Rollei ATP 1.1 with Minox camera

I became acquainted with Rollei ATP 1.1 while searching for an alternative to my usual slow film choices, Agfa APX 25 and Kodak Technical Pan. For a while, Efke 25/KB14 was a good find, right up to when it was terminated by the Foto Kemika Zagreb factory. Ilford Pan F50 became a solution for a while, but I did not like the look of it when shot lower than 50. It’s a brilliant film, but best when shot around the box speed, at least that’s what my results tell me.

I reverted to Agfa Copex and Fuji SHR for a short time, but what with the hellish curl of the Copex and the almost impossible to tame Fuji’s high contrast, I came upon this Rollei slow speed film, and I gave it a try.

This Rollei negative, a monodisperse crystal type, is said to be extremely sharp, with a spectral response of up to 700nm. Although it’s box speed is 32 ASA, I never shot at this speed, choosing to use a lower speed of 20. It suited me very well, given the subjects of the photographs taken. It seems to work better for architecture and close shots, less for landscape and such. No idea why, but I believe it is more suited to this sort of photography.

Minox IIIs, Rollei ATP 1.1 @ 20ASA – derelict building in Bucharest

The grain is not seen, but if developing goes south for some reason, you’ll see it all right. It’s not the boulder size though, but it’s there. Of course, when shooting and processing this film in 8×11 format (Minox size), one may and should expect some grain, at times. But in 35mm or 120 format, the grain is invisible. And yes, I develop Rollei film in a Minox daylight developing tank, not on a reel of some sort. This may change in the future.

Minox IIIs, Rollei ATP 1.1 @ 20ASA – Parliament in Budapest Hungary

Caveat here: it would appear that the use of tap water for your processing creates black spots on your negatives. Not myriads, but you’ll get them. This is because the tap water will react with some components of the emulsion, creating iron oxides, which will show up as black spots, the size of needle point. It happened to me twice, the first rolls, and I switched to distilled water, which cured the problem. So, forewarned is forearmed, as it were.

Minox IIIs, Rollei ATP 1.1 @ 20ASA – old centre in Bucharest

I processed my first roll in Atomal 49, though those negatives were an ugly thing to behold. That is why I purchased a bottle of Rollei RLC developer, which is not cheap, I don’t mind telling you. But this low contrast developer tamed the film, and created beautiful negatives.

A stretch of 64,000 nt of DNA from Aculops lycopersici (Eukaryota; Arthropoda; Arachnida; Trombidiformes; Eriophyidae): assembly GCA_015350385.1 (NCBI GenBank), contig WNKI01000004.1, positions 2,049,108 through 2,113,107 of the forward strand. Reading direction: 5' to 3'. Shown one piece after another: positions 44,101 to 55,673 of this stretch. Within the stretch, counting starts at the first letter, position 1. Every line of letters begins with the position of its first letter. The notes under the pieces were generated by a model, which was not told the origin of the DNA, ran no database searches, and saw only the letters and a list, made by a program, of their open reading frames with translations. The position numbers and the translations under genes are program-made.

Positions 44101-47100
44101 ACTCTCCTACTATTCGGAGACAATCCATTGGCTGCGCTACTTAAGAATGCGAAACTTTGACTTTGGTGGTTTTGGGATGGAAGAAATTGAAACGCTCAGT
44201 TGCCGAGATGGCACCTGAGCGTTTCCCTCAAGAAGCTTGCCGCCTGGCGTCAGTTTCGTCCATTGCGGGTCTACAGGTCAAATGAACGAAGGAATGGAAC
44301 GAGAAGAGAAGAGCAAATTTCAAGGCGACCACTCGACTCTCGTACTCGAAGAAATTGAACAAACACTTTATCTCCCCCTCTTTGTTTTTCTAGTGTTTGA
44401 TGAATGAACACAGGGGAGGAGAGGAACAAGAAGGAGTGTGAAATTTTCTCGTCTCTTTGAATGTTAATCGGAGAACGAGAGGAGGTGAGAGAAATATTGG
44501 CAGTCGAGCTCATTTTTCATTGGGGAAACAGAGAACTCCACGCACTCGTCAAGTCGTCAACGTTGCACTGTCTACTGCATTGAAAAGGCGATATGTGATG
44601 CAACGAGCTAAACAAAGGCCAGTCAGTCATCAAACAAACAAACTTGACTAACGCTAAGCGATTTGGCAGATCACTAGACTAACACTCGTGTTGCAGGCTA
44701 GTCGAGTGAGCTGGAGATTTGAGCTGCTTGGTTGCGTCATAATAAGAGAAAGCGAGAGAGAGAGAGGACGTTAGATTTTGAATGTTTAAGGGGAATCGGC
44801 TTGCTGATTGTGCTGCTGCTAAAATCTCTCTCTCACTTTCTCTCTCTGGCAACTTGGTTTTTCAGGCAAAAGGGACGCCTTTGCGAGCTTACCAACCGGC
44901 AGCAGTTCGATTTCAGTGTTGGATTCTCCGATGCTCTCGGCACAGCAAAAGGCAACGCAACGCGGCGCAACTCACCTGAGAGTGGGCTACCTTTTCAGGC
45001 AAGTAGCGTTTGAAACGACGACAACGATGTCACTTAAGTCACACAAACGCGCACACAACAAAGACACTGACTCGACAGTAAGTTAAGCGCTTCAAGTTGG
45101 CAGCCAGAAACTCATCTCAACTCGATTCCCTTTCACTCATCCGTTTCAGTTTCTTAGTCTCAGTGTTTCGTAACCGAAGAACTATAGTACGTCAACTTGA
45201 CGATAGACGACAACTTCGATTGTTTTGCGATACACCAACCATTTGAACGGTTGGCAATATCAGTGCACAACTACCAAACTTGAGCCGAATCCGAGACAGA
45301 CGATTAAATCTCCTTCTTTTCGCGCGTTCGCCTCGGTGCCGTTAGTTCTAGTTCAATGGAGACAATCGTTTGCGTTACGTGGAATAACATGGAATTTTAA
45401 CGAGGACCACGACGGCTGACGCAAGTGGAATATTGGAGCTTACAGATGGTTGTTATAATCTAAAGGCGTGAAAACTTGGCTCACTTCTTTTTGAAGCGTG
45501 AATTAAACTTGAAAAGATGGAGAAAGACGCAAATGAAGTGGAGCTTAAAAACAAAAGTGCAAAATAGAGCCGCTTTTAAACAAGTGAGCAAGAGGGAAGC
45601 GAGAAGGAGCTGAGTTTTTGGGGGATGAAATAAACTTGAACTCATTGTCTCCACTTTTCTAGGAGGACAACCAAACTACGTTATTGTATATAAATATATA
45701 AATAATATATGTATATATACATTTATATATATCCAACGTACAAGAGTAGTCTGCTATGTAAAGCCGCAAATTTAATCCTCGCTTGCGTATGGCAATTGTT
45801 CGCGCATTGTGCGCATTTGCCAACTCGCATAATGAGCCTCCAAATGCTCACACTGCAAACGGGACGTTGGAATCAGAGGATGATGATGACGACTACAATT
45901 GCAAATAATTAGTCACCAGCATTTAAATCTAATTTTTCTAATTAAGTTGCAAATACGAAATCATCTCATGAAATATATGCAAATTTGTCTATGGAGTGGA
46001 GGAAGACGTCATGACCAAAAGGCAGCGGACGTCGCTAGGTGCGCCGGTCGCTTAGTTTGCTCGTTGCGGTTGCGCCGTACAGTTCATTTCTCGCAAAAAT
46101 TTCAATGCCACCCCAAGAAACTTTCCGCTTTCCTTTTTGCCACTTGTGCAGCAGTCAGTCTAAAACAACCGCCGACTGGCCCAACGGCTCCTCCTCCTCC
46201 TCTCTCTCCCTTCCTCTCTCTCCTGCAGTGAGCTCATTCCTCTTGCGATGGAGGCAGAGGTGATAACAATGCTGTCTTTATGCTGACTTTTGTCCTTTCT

Some stuff I’ve learned processing this film in Minox format: it doesn’t like stop bath, the fixer needs to me more diluted than you normally use (I use 1+9 instead of 1+4 with regular fixing times, Ilford Fixer), temp of dev and fix should be the same, and the washing can be done anywhere between 18 and 22 *C. I am a bit surprised at that, as normally temp variance is something that brings out the grain, but with this film it doesn’t. Go figure.

If you’re using any photo flo stuff, ensure you dilute it way more than usual. I normally dilute the Adox Flo I use at 1+200, but in this Rollei case, I do it at 1+300. No idea why is this necessary, but trying it didn’t hurt and the results are good and consistent. If it works, then I am not questioning it, right?

Minox IIIs, Rollei ATP 1.1 @ 20ASA – old buildings

One more thing: for some reason, it likes temps below the usual bw processing temp of 20*C. I have very good results at 18*C, and I also have very good results at 20*C. Lower temperature is probably inhibiting the apparition of iron oxide spotting, would be my guess. Nonetheless, using distilled water cures this issue anyway.

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6 thoughts on “Rollei ATP 1.1 with Minox camera”

  1. Hi Julian,
    I am amazed at the clarity, contrast and tonal gradation of your architectural photos for such small negatives. You narrative tells of a long road travelled.
    Moreover, you have given me clues to manage the black specks and grain clumping in my dippings.
    An enjoyable and worthwhile read.

  2. David Dutchison

    Really amazing results from an 8X11 negative. Getting results that good with any conventional format film would require a lot of skill.

    1. David, thank you. Regarding the results, I have to say that if you do something for a long time, you get the hang of it. There are bad days and there are good days, meaning bad negs and good negs. One learns to deal with the bad, trying to understand why the good emerged on the film 🙂

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